Child Pornography Sentences

We are often contacted by those who have loved ones serving lengthy sentences for child pornography crimes (e.g., receipt, possession, production, or distribution – many of which are prosecuted in federal courts).

Here is a chart of the federal mandatory minimum sentences for child pornography offenses:

 Offense  Mandatory Minimum Sentences 
 Possession of child pornography  None

 Receipt;
 Distribution;
 Possession with intent to distribute or sell; 
 Transportation; or
 Production of child pornography

 5 years

 

 

 

 

Sentences for these offenses have skyrocketed in recent years, with many carrying harsh punishments. As the U.S. Congress has created longer and longer sentences for child pornography crimes, it has also required the U.S. Sentencing Commission to increase the advisory federal sentencing guidelines for those offenses. The length of federal child pornography sentences has increased 500 percent in the last 15 years. The U.S. Sentencing Commission is currently reviewing the guidelines for child pornography offenses and determining how they can be improved. FAMM supports this review.

While serious crimes can devastate victims and communities, and many of these crimes warrant severe punishment, even mandatory minimum sentences for these offenses can sometimes produce unintended or strange consequences. Examples could include giving lengthy mandatory sentences to:

  • A high-school boy over age 18 who engages in “sexting” photos of his naked, underage girlfriend to others via his cell phone (child pornography production and distribution)
  • An 18 year-old high school senior who has consensual sex with his 14 year-old freshman girlfriend (this is sometimes defined as a rape, based on their age difference)
  • A 22 year-old man who makes a home video of consensual sex with his 17 year-old girlfriend and downloads it to his computer, with his girlfriend’s knowledge and with no intent to share the video with others (child pornography production)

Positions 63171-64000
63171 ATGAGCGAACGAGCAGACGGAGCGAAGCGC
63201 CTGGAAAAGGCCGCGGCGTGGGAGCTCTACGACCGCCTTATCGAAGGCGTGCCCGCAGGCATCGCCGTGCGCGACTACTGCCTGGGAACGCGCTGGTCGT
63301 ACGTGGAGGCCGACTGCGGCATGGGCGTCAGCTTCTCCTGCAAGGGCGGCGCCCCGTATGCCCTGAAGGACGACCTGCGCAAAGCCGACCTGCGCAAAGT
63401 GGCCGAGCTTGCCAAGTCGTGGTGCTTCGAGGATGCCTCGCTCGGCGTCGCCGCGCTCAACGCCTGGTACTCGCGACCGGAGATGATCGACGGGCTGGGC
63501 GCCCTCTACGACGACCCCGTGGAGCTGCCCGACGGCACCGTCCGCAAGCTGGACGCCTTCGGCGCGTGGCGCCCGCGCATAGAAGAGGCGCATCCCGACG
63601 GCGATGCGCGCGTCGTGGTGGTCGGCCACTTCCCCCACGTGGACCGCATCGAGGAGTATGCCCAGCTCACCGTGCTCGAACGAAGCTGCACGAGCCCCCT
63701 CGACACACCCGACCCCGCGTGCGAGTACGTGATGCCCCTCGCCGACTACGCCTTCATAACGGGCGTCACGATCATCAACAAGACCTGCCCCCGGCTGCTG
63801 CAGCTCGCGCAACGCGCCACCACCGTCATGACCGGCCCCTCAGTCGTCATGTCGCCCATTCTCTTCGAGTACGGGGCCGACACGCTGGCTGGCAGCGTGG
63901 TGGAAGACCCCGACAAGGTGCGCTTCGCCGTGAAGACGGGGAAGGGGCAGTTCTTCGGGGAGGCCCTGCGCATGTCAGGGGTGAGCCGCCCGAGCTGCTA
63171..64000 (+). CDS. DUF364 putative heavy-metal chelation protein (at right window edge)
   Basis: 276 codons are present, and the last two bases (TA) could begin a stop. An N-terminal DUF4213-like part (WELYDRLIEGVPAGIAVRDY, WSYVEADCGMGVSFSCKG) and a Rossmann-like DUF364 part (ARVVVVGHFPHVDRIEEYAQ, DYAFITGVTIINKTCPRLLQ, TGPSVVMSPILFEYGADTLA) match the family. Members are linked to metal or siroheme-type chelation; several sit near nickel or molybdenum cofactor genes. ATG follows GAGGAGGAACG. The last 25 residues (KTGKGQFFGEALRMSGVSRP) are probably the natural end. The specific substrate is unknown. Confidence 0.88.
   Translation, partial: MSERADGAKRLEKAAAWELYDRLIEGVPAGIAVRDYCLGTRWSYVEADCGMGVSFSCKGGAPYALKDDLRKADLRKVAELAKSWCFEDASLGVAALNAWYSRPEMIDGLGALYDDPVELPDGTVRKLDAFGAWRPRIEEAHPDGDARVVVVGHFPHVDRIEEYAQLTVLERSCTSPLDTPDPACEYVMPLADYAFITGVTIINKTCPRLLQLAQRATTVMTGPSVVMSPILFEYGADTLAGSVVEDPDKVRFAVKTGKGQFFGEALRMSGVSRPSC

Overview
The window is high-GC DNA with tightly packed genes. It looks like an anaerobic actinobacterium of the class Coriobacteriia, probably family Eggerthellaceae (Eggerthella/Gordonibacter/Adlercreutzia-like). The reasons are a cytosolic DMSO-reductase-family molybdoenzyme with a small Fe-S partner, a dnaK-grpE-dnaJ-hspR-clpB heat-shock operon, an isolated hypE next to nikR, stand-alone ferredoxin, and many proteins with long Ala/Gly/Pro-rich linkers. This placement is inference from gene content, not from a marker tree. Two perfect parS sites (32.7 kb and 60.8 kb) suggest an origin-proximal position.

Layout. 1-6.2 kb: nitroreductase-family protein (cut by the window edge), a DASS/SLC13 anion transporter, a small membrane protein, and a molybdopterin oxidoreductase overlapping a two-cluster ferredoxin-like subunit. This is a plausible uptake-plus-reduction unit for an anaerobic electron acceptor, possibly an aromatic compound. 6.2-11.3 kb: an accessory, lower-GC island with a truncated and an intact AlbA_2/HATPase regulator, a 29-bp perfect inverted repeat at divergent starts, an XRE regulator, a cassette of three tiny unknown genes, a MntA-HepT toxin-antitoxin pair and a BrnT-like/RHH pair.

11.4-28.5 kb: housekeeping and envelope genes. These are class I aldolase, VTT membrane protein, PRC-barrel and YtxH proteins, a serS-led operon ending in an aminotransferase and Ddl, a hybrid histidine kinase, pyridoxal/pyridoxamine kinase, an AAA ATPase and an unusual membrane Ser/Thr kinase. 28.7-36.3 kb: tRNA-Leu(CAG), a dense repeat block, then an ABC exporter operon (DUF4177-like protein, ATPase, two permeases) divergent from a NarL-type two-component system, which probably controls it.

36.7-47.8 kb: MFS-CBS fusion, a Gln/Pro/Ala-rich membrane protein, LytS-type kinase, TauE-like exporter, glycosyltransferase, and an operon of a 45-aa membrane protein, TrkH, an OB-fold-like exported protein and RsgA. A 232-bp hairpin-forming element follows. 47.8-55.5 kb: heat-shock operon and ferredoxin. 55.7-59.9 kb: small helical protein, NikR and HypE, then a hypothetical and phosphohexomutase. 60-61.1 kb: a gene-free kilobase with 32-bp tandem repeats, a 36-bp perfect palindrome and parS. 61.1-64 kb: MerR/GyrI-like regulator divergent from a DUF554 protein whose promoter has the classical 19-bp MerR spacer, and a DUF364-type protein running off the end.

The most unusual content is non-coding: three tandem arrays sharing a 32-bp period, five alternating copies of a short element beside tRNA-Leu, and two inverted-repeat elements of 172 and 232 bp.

• Visiting a website and downloading images of child pornography (child pornography possession or receipt).

Child pornography offenders and their families often struggle with feelings of shame and frustration and feel that no one cares about their situation. Below are resources that describe how these laws work and provide links to other organizations that offer support.

Note: FAMM is not affiliated with the organizations listed below and cannot guarantee the accuracy of any information on their websites.

Resources:

FAMM’s introduction to child pornography sentencing laws

Read this helpful article about the problems with child pornography sentences (by Senator Arlen Specter and Linda Dale Hoffa, The Champion, Oct. 2011)

U.S. Sentencing Commission asks Congress to authorize sweeping overhaul of child federal child pornography guidelines (FAMM, Feb. 27, 2013)

News Release: Sentencing Commission Issues Report Assessing Penalties for Child Pornography Offenses (U.S. Sentencing Commission, Feb. 27, 2013)

CAUTIONClick

Sex Abuse Treatment Alliance/Sex Offenders Restored Through Treatment (SATA/SORT)

U.S. Federal Public Defenders’ resources on sex offender registration (SORNA)

U.S. Sentencing Commission Report on Child Pornography Sentencing